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Human subjects protection issues in QUERI implementation research: QUERI Series

Author(s): Chaney Edmund | Rabuck Laura | Uman Jane | Mittman Deborah | Simons Carol | Simon Barbara | Ritchie Mona | Cody Marisue | Rubenstein Lisa

Journal: Implementation Science
ISSN 1748-5908

Volume: 3;
Issue: 1;
Start page: 10;
Date: 2008;
Original page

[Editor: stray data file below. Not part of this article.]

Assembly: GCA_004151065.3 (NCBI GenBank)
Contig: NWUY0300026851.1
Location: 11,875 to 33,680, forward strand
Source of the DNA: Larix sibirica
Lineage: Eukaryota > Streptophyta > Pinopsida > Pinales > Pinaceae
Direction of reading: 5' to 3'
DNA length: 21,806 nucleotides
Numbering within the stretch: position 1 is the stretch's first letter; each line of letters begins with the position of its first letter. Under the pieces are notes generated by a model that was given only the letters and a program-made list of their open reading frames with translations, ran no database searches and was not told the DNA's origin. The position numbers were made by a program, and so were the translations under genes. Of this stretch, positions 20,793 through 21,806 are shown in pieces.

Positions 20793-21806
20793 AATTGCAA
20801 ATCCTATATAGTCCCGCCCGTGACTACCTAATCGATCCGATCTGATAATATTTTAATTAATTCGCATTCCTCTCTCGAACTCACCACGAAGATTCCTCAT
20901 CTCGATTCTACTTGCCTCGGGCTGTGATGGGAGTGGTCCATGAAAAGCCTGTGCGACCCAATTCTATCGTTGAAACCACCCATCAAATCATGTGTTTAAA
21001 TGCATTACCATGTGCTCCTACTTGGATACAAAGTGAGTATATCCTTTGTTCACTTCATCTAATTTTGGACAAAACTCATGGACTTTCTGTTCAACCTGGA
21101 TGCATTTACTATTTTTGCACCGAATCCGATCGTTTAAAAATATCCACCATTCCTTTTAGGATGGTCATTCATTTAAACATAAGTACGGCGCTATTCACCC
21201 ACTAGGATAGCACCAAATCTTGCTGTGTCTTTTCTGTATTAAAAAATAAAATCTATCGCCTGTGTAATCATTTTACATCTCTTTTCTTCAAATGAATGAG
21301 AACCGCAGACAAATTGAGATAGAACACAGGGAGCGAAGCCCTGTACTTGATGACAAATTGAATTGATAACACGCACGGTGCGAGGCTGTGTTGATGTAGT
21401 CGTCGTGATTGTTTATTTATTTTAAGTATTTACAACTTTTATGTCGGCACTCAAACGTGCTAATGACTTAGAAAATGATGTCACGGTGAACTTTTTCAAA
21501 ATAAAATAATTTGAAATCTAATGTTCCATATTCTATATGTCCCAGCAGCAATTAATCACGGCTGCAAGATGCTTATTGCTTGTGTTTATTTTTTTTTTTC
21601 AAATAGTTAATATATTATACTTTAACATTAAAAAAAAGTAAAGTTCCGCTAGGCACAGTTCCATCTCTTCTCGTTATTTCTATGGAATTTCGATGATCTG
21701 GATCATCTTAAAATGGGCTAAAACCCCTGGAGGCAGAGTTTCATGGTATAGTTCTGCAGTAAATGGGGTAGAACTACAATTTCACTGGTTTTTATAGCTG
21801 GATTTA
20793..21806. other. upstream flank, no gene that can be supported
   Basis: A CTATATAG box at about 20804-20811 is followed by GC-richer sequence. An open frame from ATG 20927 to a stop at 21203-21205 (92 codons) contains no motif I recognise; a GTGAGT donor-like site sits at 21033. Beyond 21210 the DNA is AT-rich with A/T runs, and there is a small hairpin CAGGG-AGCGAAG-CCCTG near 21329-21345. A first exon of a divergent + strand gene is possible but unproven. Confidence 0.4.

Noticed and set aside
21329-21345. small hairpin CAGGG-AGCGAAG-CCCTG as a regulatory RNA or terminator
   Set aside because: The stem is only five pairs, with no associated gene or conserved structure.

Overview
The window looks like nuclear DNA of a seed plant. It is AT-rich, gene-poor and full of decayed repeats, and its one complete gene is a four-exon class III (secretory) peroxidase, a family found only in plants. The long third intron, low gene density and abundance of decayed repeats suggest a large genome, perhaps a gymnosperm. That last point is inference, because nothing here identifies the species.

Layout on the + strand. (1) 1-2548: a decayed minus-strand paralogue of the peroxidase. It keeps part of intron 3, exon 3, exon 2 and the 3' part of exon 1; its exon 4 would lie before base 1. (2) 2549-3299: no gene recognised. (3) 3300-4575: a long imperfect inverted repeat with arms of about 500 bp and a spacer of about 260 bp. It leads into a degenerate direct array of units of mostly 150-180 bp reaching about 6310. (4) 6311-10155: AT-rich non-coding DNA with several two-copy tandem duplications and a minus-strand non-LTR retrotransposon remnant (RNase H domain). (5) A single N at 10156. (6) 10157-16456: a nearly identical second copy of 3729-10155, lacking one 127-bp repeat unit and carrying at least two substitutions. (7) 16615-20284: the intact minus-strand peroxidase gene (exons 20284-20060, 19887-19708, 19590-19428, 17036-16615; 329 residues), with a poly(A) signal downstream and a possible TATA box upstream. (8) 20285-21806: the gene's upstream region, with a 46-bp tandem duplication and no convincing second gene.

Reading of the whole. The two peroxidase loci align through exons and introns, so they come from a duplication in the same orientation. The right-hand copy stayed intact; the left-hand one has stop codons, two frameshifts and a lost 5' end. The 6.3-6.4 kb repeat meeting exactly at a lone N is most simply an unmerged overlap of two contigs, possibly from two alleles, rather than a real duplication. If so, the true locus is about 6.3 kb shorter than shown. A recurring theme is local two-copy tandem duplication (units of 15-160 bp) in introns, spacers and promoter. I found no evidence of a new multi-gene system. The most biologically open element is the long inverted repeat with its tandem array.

Abstract Background Human Subjects protections approaches, specifically those relating to research review board oversight, vary throughout the world. While all are designed to protect participants involved in research, the structure and specifics of these institutional review boards (IRBs) can and do differ. This variation affects all types of research, particularly implementation research. Methods In 2001, we began a series of inter-related studies on implementing evidence-based collaborative care for depression in Veterans Health Administration primary care. We have submitted more than 100 IRB applications, amendments, and renewals, and in doing so, we have interacted with 13 VA and University IRBs across the United States (U.S.). We present four overarching IRB-related themes encountered throughout the implementation of our projects, and within each theme, identify key challenges and suggest approaches that have proved useful. Where applicable, we showcase process aids developed to assist in resolving a particular IRB challenge. Results There are issues unique to implementation research, as this type of research may not fit within the traditional Human Subjects paradigm used to assess clinical trials. Risks in implementation research are generally related to breaches of confidentiality, rather than health risks associated with traditional clinical trials. The implementation-specific challenges discussed are: external validity considerations, Plan-Do-Study-Act cycles, risk-benefit issues, the multiple roles of researchers and subjects, and system-level unit of analysis. Discussion Specific aspects of implementation research interact with variations in knowledge, procedures, and regulatory interpretations across IRBs to affect the implementation and study of best methods to increase evidence-based practice. Through lack of unambiguous guidelines and local liability concerns, IRBs are often at risk of applying both variable and inappropriate or unnecessary standards to implementation research that are not consistent with the spirit of the Belmont Report (a summary of basic ethical principles identified by the National Commission for the Protection of Human Subjects of Biomedical and Behavioral Research), and which impede the conduct of evidence-based quality improvement research. While there are promising developments in the IRB community, it is incumbent upon implementation researchers to interact with IRBs in a manner that assists appropriate risk-benefit determinations and helps prevent the process from having a negative impact on efforts to reduce the lag in implementing best practices.
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